14. It’s grown back dramatically since late 2009, but for many companies, when hard times hit, the first thing they start cutting back is the consulting staff.
      15. They do that to reduce their temporary staff in hopes that they don’t have to cut anymore into their permanent staff.  There are significantly higher costs to cutting permanent staff than consultants.
      16. Companies also cut back on investment in bad times, which reduces the level of project-based consulting business.
    6. Who should consider consulting?
      1. Well certainly anyone who can deal with those issues I just discussed.  If you’re willing and able to travel, don’t mind rolling up your sleeves and working long hours to get a job done once in a while, if you can be flexible in a changing environment and can stomach a cyclical market, you’re probably most of the way there.
      2. But there are other factors in play here.
      3. It’s important to enjoy challenges and be a problem solver.  Consultants don’t just go to work to put in their time.
      4. They’re engaged and passionate about what they’re doing.  Working extra hours is usually not a hardship because they know that they have a goal that they’re working toward and they want to get it done.
      5. It’s also good to be a team player.  When the team has a committed date they’re working toward, everyone pitches in to get the job done.  If you’re not afraid to do work outside of your job description and don’t mind helping others, then you might be a good candidate for consulting.
      6. If you have a knowledge specialty in some area like healthcare or IT or some specific industry, that may make you a good candidate for consulting.
      7. But I wouldn’t rule someone out because they don’t have skills or knowledge in the top industries.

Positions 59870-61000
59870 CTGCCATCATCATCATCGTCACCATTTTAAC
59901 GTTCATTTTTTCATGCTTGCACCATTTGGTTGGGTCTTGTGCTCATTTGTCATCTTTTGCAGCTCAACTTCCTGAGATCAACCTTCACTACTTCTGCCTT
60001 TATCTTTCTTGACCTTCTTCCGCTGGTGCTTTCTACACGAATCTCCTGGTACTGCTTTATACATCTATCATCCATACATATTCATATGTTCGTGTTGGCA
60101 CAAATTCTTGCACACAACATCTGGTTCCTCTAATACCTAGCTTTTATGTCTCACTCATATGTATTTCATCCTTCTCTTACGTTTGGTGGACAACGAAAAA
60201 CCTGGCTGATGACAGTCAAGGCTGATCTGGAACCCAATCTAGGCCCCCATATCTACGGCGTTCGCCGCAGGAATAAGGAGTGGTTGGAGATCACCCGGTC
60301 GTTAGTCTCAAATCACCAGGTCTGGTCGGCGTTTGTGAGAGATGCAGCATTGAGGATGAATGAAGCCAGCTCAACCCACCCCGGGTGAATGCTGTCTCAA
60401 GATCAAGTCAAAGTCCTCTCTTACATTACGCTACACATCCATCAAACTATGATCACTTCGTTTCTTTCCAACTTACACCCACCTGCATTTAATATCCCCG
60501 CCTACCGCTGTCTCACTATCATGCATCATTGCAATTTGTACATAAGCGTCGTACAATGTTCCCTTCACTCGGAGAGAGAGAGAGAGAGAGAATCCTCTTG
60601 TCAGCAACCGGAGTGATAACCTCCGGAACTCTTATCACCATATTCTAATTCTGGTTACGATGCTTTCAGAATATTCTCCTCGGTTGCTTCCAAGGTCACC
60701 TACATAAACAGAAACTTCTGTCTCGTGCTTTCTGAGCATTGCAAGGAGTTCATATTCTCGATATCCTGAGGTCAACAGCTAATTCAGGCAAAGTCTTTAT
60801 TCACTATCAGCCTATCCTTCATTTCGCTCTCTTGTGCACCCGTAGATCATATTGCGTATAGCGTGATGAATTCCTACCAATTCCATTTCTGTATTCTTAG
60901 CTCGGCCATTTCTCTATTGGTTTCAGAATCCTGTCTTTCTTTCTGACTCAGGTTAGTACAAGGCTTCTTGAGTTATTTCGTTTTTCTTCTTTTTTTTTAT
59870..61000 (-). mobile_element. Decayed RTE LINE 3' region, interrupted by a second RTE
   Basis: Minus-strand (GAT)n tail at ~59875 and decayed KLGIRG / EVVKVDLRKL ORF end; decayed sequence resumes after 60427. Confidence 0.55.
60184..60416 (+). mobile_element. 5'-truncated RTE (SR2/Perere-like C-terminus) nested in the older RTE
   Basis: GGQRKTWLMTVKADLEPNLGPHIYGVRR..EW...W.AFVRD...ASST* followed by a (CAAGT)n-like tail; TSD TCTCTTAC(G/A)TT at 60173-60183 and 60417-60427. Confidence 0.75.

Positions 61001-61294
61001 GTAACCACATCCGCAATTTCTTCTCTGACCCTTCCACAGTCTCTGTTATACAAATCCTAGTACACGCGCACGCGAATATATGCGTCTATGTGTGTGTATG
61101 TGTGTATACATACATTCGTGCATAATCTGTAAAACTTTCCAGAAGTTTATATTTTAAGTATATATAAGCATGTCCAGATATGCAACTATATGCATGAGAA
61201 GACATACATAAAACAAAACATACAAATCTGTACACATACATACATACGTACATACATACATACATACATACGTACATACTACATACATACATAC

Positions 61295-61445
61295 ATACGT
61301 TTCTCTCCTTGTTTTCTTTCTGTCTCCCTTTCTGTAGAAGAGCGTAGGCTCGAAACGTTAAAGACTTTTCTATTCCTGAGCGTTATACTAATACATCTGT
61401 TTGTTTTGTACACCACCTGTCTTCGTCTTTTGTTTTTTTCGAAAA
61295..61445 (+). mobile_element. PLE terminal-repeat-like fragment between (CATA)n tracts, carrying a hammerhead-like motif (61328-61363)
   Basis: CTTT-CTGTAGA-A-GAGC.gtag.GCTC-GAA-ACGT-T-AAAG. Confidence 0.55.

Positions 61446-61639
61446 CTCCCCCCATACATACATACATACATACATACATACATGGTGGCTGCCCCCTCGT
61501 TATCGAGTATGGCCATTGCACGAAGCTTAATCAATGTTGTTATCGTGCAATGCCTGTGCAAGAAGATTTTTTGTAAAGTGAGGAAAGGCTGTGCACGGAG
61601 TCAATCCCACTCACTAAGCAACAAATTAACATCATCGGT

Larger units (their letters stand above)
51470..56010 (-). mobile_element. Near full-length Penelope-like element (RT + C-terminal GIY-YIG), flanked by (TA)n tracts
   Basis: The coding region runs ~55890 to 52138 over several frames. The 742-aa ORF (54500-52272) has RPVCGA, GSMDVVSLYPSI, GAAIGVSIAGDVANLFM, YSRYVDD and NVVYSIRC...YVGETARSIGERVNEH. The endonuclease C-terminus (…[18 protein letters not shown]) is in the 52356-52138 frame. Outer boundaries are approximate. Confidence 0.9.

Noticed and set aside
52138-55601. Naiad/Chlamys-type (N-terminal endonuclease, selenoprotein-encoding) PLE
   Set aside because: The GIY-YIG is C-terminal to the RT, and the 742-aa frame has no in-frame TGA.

8. Consulting firms look for people with those skills but will also consider your ability to solve problems and be flexible.
    7. Any final thoughts on the why folks should consider consulting?
      1. As humans, when we like something, we have a tendency to want others to like it too.
      2. I like asparagus.  It’s one of my favorite vegetables. But I have some very close friends that don’t.
      3. I’ve also come to the realization that, as much as I love consulting, it’s not for everyone.  There are some people that just aren’t cut out for it and it has absolutely nothing to do with their skills or capabilities.
      4. While there are skills and capabilities involved, it’s often more of a personality trait.
      5. But if I met someone that said they didn’t like asparagus even though they’d never tasted it – they just don’t like the way it looks – I’d highly recommend that they at least try it.  Then if they don’t like it, it’s for a legitimate reason.
      6. The same goes for consulting.  I know not everyone is going to love it, and while you can’t actually taste consulting, I think it’s to everyone’s benefit to understand what is involved in consulting.
      7. I hope I’ve given some people who were on the fence, some reasons to look into it further and consider it further.
      8. For some, it may turn out to be the start of an exciting and fulfilling career.

    Next week’s topic: Developing Trust with the Client